We may be witnessing the beginning of the end of the Jewish Diaspora. While the anti-Semitic terrorist attack against a synagogue in Pittsburgh is a grave warning for American Jewry, the danger for Jews in Scandinavian countries, France and Britain has been evident for some time.
The Jewish Diaspora is the most enduring exile in human history. For 2,000 years, the Jewish people has been scattered across the globe and contributed disproportionately to humanity. Against all odds, Jews have survived persecution from the times of Babylon and Rome to the Spanish Inquisition, Soviet Russia, Nazi Germany and Islamist terrorism.
As late as 1939, most of the world’s Jews lived in Europe and Russia. As a result of Nazism, communism and emigration to Israel and America, only a fraction remains. Seven decades after the Holocaust, European Jewry is ageing and assimilating, while facing increasing levels of anti-Semitism from Islamism and extremists on the right and left.
Generations of Jews have referred to America as “The Golden Medina”—the golden country of endless freedom and opportunity. The American Jewish community is the largest and most successful Jewish population in the history of Jewish Diaspora. In fact, many assimilated U.S. Jews with little affiliation with Israel and Jewish peoplehood no longer consider themselves living in exile at all.
Historically, anti-Semitism in America was relatively mild compared to traditional European Jew-hatred. Anti-Jewish discrimination and bigotry in the United States rarely translated into European-style pogroms. However, an increasing number of American Jews are gradually recognizing that there is a growing trouble in their cherished home.
A recent report by the Los Angeles County Commission on Human Relations shows that 72 perhaps of all religious hate crimes in Los Angeles in 2017 targeted Jews. While many liberals talk about Islamophobia, only 12 percent of all religious hate crimes targeted Muslims. Furthermore, the reports shows that the proportion of religious hate crimes against Jews in Los Angeles have increased from 68 percent in 2016 to 72 percent in 2017. For sure, Jew-hatred in America is by no means limited to Los Angeles.
Jewish leaders in Sweden recently admitted that there is likely no Jewish future in Sweden. According to a 2015 poll, 58 percent of British Jews doubt whether there is a Jewish future in Europe.
Private talks with family members and friends about whether to stay or emigrate is no longer limited to European Jewry. An increasing number of American Jews privately ask themselves whether there is a Jewish future in America. The recent anti-Semitic lethal attack on a Pittsburgh synagogue is certainly not reassuring.
More and more U.S. Jews who for generations viewed America as a blessed final stop are starting to look at alternative places like Canada or Israel. Even most pessimists don’t believe that a Holocaust could take place in 21st-century America. However, the American Jewish community is not as confident and certain as it was a few years ago.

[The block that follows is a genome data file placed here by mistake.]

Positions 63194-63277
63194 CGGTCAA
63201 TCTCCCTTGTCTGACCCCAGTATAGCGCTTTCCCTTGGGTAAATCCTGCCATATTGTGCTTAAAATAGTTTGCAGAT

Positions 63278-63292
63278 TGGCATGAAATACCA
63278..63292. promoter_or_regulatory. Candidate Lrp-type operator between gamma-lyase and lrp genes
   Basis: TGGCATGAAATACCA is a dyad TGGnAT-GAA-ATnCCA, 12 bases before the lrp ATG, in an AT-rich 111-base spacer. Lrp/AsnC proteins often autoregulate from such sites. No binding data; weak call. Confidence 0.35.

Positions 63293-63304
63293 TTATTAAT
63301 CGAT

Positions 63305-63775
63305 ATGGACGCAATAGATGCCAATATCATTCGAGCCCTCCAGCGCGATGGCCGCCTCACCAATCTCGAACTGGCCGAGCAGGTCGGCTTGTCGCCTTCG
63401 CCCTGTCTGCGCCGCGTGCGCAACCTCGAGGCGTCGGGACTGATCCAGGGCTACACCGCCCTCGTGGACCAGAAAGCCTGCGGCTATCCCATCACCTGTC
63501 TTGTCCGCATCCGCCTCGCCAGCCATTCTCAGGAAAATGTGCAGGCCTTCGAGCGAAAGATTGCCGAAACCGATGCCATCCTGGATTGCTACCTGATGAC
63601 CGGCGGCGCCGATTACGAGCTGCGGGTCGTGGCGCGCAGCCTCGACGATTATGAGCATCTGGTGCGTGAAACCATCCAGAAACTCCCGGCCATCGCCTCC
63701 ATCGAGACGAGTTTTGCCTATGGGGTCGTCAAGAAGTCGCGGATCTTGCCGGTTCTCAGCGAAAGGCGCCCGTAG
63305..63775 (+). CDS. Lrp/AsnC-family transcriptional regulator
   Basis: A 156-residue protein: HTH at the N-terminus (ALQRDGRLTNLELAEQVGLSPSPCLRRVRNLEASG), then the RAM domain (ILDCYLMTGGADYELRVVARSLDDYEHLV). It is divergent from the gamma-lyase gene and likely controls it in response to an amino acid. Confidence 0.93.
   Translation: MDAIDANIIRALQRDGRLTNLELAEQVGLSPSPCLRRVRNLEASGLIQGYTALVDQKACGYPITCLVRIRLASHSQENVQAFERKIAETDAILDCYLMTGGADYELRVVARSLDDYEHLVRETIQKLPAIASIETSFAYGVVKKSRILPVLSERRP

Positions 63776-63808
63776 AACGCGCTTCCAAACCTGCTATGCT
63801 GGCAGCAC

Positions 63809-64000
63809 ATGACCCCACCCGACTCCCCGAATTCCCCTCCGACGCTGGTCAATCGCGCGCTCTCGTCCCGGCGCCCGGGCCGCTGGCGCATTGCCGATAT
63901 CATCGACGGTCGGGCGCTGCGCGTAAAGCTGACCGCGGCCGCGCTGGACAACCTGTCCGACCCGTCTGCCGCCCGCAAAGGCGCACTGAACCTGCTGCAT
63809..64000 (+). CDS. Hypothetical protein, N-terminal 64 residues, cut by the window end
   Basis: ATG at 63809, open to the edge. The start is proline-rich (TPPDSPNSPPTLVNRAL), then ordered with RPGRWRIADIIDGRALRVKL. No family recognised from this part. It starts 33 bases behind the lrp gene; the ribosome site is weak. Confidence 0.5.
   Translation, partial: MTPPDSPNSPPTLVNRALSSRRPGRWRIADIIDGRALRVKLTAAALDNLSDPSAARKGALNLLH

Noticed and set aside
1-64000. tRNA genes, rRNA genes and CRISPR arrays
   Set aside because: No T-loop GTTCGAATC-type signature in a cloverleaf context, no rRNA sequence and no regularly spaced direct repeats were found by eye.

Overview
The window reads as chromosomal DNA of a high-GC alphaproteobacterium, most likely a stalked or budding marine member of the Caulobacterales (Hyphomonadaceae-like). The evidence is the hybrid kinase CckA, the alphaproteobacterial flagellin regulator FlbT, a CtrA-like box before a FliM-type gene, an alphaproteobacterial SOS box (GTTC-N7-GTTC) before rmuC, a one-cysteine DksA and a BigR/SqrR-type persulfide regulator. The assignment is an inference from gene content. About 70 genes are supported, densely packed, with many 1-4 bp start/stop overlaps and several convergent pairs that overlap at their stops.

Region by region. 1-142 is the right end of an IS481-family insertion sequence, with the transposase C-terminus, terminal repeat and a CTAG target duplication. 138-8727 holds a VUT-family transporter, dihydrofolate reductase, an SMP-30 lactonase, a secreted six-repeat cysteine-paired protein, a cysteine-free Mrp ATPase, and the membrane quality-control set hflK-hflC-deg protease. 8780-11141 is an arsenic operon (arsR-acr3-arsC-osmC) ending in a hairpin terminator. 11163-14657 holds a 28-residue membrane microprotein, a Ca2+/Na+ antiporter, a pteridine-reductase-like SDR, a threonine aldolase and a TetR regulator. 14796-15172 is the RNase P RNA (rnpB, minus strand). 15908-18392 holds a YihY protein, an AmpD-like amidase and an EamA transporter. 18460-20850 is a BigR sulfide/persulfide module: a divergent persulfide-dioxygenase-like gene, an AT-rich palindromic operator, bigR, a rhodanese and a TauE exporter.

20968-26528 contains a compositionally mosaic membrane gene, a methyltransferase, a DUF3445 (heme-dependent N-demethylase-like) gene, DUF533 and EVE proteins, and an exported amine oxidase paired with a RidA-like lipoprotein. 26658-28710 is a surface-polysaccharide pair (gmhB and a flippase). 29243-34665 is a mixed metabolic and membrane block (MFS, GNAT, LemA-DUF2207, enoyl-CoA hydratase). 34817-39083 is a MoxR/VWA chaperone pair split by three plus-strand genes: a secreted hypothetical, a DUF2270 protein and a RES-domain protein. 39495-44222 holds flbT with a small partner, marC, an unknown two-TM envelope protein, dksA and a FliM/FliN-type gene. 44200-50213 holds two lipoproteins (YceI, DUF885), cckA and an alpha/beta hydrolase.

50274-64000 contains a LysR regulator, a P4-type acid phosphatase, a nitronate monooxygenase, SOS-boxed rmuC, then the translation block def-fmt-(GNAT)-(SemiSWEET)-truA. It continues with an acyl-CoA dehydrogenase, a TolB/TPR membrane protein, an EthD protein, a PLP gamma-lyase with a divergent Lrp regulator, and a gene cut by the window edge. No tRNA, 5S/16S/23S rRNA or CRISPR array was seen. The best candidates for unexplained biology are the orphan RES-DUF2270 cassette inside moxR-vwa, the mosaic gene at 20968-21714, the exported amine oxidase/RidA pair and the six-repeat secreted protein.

Many Jewish and non-Jewish liberals blame U.S. President Donald Trump for the growing anti-Semitism. However, President Trump has strongly condemned Jew-hatred, including the latest anti-Semitic attack in Pittsburgh. He has also been far more supportive towards Israel than his predecessors have. Jew-hatred in America existed long before Trump. While threats from fringe neo-Nazis are real, Islamists and leftist extremists are responsible for the majority of Jew-hatred in Europe and America.
Some post-Zionist critics have argued that the most dangerous place for Jews is Israel. The Jewish state does face serious challenges from hostile neighbors. However, unlike Diaspora Jewry, Israeli Jews have a Jewish state and a Jewish army to protect them.
The number of lethal terrorist attacks in Israel have dropped significantly since PLO head Yasser Arafat launched the Second Intifada terrorist war on Israel in the early 2000s. By contrast, Islamist terrorist attacks have increased dramatically in America and especially in Europe.
Affected by 19th-century romanticism, Theodor Herzl wrongly believed that the return of the Jewish people to its ancestral homeland Israel would end anti-Semitism. Pragmatists like David Ben-Gurion, Golda Meir and Menachem Begin did not harbor these illusions.
Anti-Semitism will not disappear any time soon. What has changed dramatically is that today there is a powerful Jewish state. Only in Israel is the Jewish people capable of defending itself by itself.
Daniel Kryger is a writer and a political analyst and a fellow at the Haym Salomon Center.
You can find more in-depth articles on Israel and the Middle East @en.mida.org.il.